|Publication number||US5887491 A|
|Application number||US 08/856,222|
|Publication date||Mar 30, 1999|
|Filing date||May 14, 1997|
|Priority date||May 14, 1997|
|Publication number||08856222, 856222, US 5887491 A, US 5887491A, US-A-5887491, US5887491 A, US5887491A|
|Inventors||Robert J. Monson, Norman A. Bauer|
|Original Assignee||Ag-Chem Equipment, Co., Inc.|
|Export Citation||BiBTeX, EndNote, RefMan|
|Patent Citations (32), Non-Patent Citations (22), Referenced by (70), Classifications (20), Legal Events (8)|
|External Links: USPTO, USPTO Assignment, Espacenet|
The present invention relates to a soil analyzer. In particular, the present invention relates to a soil analyzer for analyzing soil characteristics.
Soil analysis techniques are utilized to determine certain soil characteristics for agricultural application. The soil of a field may be analyzed for purposes of selecting crop as well as analyzing application rates for fertilizer and other chemicals. Systems have developed for providing variable rate application of fertilizer and other products to a field. Different soil characteristics may affect the analysis for determining the proper quantity of a particular product to be applied to a field. It is desirable to provide a soil analysis system which provides the necessary data for effectively analyzing the quantity of product to be applied to a field. It is also desirable to have a soil analysis system which can be used to provide soil characteristic information by location in a field. Accordingly, different areas of a field may have different soil characteristic conditions, and it is desirable to provide a soil analysis system which creates a database of soil characteristics for different areas of a field.
The present invention relates to soil analysis system which includes a variety of testing assemblies for determining soil characteristics. As previously discussed, various soil characteristics affect the application of various products to a field. The present invention is designed to provide data regarding various soil characteristics so that each soil characteristic may be analyzed for the purpose of determining application of product. Preferably, the soil analysis system includes a soil contacting device which is used in combination with the testing assemblies, a data collection system, and a positioning system, such as a global positioning system which incorporates the use of satellites for determining geographic position. This data collection system is coupled to the testing assemblies and the positioning system to record soil characteristic data measured through the soil contacting device and the related geographic position of the soil sample which was measured.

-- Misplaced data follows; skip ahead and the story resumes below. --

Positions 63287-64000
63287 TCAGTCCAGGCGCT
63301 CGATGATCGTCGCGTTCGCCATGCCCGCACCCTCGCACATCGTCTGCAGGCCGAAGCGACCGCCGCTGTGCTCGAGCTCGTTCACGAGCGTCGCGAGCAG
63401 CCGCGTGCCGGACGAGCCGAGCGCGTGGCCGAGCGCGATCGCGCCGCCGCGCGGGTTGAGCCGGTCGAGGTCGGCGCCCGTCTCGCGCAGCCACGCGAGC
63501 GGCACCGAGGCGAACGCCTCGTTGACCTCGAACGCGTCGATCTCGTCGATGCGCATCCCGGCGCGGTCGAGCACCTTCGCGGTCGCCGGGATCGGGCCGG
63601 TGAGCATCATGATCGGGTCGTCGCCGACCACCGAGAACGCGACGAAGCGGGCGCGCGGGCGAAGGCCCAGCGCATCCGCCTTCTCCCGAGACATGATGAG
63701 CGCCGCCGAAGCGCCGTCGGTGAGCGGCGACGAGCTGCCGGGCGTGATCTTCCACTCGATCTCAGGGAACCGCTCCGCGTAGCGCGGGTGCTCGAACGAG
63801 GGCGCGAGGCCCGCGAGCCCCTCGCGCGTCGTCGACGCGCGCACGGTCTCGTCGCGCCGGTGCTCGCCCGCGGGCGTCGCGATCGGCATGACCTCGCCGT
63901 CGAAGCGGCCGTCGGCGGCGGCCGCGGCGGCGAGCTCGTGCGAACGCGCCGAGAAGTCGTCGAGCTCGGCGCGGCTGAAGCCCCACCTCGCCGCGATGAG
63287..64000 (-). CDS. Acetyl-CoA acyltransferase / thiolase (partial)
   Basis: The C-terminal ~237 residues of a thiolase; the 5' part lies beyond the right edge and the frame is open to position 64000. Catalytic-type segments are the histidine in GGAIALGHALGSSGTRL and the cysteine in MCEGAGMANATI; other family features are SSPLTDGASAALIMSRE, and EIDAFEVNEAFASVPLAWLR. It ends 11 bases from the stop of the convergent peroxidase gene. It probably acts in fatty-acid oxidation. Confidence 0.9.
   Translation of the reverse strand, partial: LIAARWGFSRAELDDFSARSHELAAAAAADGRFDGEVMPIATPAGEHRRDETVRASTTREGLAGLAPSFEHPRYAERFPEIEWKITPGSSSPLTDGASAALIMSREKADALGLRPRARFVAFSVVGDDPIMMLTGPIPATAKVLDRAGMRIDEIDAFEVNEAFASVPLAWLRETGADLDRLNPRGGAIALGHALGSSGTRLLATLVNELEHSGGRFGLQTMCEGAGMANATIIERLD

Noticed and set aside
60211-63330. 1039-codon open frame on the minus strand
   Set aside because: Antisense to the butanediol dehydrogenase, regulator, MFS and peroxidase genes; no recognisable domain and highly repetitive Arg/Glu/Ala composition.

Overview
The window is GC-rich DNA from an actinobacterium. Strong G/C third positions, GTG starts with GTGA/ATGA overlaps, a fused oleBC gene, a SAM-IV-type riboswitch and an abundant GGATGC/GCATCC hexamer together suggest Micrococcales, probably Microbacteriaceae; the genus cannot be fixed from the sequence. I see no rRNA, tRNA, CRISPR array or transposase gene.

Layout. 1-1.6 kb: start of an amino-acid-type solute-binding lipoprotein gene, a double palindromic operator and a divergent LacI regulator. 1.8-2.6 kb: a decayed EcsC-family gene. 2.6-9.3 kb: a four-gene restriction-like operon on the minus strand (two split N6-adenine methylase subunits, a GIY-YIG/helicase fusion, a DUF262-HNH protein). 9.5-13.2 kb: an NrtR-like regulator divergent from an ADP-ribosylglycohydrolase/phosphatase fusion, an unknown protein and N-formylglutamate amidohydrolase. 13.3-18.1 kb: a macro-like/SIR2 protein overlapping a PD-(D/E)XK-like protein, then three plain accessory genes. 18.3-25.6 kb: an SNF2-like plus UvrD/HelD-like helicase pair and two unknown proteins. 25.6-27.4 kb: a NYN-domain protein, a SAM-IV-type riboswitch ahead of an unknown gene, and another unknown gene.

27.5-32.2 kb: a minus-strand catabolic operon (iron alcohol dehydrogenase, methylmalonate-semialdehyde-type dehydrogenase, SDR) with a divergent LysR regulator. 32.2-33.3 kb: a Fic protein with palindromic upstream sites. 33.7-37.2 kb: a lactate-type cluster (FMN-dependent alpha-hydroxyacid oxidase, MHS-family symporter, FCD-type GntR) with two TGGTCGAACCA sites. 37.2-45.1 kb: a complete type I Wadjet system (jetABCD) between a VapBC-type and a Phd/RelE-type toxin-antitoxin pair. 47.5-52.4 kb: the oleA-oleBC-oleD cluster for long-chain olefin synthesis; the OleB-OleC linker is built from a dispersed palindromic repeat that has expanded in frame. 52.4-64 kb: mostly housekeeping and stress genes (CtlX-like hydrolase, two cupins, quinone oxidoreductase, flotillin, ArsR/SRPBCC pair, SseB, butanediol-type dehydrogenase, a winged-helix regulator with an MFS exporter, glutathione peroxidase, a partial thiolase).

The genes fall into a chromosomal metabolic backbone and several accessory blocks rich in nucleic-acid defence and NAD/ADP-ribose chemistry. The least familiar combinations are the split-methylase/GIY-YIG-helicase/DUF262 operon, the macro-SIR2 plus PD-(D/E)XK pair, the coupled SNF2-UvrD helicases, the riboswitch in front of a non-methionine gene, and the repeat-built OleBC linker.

FIG. 1 is an elevational view of a vehicle incorporating a soil analysis system of the present invention.
FIG. 2 is a block diagram illustrating operation of the probe of the present invention.
FIG. 3 is a cross-sectional view of the probe schematically illustrating operation of the testing assemblies of the probe.
FIG. 4 is a cross-sectional view of the probe taken along line 4--4 of FIG. 3.
FIG. 5 is an operational diagram of operation of the chromatography testing assembly.
FIG. 6 is an operational diagram of operation of the electrophoresis testing assembly.
FIG. 7 is an operational diagram of operation of a reflectance testing assembly.
FIG. 8a is an illustrative graph of a spectra for nitrogen sensed by a spectrograph of a soil sample.
FIG. 8b is an illustrative graph of a reference spectra for a soil sample containing 100% nitrogen.
FIG. 8c is an illustrative graph of a spectra for potassium sensed by a spectrograph of a soil sample.
FIG. 8d is an illustrative graph of a reference spectra for a soil sample containing 100% potassium.
FIG. 8e is an illustrative graph of a spectra for phosphorus sensed by a spectrograph of a soil sample.
FIG. 8f is an illustrative graph of a reference spectra for a soil sample containing 100% phosphorus.
FIG. 9 is an operational diagram of operation of the thermal infrared reflectance testing assembly.
FIG. 10 is an operational diagram of operation of a monochrome reflectance testing assembly.